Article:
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Mourinho Risks UEFA Punishment After Adopting Wengers ‘Weak And Naive’ Comment

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Chelsea played out a goalless draw with Dynamo Kiev in Ukraine on the night of Tuesday, October 20, 2015. After the game, the Blues boss Jose Mourinho criticized the Slovenian referee Damir Skomina for not awarding the visitors a penalty when Cesc Fabregas was fouled in the penalty box during the first half of the game.

Borrowing a leaf from Arsene Wenger, Mourinho labelled the referee “weak and naive”.

“The referee was weak and naive. Big penalty. When the result is zero-zero and such a penalty is not given it’s a crucial moment of the game.

“We hit the post twice, we had a great occasion by Matic, (we had a) solid defensive performance against a dangerous team. To lose this game would have been really bad for us.

“A good solid performance, second clean sheet, everybdoy fighting for each other. Once more a game without luck, because with a bit of luck you win this game.

“It’s okay. We have the destiny in our hands. We play two matches at home and one in Israel. So the qualification depends on us.”

You will recall that Arsenal manager, Arsene Wenger once labelled English referee Mike Dean ‘weak and naive’ but got away unpunished by the English FA.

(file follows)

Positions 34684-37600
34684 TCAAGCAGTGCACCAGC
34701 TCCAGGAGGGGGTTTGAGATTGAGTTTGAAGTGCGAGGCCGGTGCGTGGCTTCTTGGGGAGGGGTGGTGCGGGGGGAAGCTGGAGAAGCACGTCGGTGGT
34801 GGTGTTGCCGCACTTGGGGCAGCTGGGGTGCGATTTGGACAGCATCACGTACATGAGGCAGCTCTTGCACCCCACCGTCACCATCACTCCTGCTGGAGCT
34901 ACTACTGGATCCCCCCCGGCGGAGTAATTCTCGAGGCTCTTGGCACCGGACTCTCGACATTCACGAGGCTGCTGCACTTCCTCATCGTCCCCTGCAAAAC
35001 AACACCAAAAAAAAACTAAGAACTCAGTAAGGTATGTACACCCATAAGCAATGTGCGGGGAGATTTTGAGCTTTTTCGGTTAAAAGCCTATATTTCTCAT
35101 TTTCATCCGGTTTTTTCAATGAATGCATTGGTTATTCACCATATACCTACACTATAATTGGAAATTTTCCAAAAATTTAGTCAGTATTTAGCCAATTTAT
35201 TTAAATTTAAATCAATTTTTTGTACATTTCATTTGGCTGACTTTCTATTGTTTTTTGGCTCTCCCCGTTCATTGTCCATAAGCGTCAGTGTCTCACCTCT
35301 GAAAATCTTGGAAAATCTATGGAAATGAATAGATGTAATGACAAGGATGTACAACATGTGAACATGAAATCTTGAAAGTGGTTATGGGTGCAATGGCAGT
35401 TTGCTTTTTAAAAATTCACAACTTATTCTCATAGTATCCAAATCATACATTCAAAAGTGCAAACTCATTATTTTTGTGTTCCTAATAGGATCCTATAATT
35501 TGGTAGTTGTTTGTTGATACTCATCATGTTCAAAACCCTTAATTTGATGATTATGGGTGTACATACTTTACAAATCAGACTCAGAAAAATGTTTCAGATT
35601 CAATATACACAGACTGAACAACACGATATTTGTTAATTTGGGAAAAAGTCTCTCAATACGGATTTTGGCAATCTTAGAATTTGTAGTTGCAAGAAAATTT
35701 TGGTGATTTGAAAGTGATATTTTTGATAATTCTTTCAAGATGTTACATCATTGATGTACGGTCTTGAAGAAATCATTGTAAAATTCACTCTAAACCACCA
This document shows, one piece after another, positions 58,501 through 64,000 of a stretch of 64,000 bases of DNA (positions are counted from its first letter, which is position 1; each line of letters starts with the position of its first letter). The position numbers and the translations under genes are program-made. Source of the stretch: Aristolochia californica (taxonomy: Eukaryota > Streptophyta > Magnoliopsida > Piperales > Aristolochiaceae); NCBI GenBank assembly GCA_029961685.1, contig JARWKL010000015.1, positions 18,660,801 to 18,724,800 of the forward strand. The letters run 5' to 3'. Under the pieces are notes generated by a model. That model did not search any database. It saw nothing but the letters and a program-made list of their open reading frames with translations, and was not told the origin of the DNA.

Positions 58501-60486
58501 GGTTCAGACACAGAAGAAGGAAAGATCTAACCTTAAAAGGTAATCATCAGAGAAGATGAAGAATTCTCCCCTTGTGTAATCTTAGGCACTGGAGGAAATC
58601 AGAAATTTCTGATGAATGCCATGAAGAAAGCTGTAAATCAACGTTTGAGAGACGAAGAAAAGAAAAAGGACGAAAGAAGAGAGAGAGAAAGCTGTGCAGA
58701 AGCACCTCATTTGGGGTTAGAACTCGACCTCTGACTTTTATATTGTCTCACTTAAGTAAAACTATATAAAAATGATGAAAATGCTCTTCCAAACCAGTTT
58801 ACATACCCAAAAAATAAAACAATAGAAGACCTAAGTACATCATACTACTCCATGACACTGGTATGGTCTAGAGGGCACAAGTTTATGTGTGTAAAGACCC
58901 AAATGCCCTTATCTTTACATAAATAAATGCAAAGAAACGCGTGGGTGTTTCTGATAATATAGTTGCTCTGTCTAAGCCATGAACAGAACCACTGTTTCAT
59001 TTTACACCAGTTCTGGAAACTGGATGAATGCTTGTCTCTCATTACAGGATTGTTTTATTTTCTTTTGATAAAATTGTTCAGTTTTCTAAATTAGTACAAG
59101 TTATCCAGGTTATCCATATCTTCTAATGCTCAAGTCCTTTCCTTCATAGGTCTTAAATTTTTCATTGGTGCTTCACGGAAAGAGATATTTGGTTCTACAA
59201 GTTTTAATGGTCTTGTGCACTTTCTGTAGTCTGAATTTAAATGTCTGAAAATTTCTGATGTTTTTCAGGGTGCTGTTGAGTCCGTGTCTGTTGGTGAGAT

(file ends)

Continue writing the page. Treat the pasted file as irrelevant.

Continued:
Little wonder, Mourinho chose to use the same phrase while hoping UEFA doesn’t punish him for his post-match rant. If he gets punished, he definitely has a ready-made response to that.

During the launch of his new book on Thursday, October 15, 2015 Mourinho questioned the double standards of the English FA after he was fined £50,000 for accusing referees of being ‘afraid’ to give decisions in Chelsea’s favour.

“It’s ­difficult for me to understand when I compare different people with similar behaviours, with different words or with similar words.

“But the word ‘afraid’ is a ­punishment, and a hard punishment. But to say the referee was ‘weak and naive’, referring to one of the top referees in this country and in Europe, we can do. There is something that, now, we know. We can push people in the ­technical area.

“The only good thing of this last decision by the FA is that every manager in this country can write in a little book and, when he goes to the press conference, he knows that ‘afraid’ costs £50,000. ‘Weak and naive’, you can use. More important is a word than ­aggression. So now we know. That’s the only reason I can still walk in London without an electronic tag,” he explained during the launch.

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